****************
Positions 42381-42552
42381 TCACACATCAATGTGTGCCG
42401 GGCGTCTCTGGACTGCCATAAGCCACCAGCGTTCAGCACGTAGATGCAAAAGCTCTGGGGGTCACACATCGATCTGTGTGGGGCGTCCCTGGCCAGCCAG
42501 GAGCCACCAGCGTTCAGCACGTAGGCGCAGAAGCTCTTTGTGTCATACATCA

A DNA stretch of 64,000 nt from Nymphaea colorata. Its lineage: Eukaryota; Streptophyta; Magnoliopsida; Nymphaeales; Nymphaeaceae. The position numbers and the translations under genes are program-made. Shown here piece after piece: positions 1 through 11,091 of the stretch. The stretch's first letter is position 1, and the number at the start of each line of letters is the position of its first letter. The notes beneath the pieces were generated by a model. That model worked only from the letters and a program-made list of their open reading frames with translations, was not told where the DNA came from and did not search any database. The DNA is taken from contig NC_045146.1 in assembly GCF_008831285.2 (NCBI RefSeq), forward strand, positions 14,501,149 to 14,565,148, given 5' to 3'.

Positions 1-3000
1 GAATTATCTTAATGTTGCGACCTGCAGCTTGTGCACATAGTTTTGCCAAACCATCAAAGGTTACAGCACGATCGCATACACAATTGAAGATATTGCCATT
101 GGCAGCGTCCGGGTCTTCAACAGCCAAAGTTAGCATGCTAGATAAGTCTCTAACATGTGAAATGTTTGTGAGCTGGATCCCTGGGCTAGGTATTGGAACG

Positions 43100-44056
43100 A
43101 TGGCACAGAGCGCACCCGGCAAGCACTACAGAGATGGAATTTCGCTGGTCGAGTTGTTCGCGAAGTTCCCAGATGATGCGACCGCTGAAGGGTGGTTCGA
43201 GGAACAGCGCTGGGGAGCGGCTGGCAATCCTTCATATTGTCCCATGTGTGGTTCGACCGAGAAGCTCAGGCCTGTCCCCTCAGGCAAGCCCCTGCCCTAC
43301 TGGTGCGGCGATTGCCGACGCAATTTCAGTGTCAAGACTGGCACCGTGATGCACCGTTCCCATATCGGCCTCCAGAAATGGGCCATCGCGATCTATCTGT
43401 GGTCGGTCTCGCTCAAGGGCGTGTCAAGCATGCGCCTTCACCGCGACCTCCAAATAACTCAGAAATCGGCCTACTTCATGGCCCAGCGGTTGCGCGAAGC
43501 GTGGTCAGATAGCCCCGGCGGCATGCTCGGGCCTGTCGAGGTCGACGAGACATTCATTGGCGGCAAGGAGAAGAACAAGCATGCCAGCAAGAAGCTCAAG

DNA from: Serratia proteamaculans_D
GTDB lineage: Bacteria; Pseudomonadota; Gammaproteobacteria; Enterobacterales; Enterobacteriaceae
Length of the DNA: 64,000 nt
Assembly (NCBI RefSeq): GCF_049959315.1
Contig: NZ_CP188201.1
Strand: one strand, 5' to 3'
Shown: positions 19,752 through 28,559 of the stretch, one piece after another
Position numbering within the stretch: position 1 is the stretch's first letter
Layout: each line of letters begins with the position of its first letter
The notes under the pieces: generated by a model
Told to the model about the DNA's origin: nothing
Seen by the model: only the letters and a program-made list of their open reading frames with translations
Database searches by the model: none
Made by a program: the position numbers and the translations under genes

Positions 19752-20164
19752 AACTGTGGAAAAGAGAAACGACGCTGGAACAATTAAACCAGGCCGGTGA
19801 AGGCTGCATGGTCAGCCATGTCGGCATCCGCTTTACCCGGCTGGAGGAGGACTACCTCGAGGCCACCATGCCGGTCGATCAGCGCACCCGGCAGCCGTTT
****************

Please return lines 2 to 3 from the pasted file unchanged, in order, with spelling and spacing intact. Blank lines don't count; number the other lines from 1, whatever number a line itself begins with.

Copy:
42381 TCACACATCAATGTGTGCCG
42401 GGCGTCTCTGGACTGCCATAAGCCACCAGCGTTCAGCACGTAGATGCAAAAGCTCTGGGGGTCACACATCGATCTGTGTGGGGCGTCCCTGGCCAGCCAG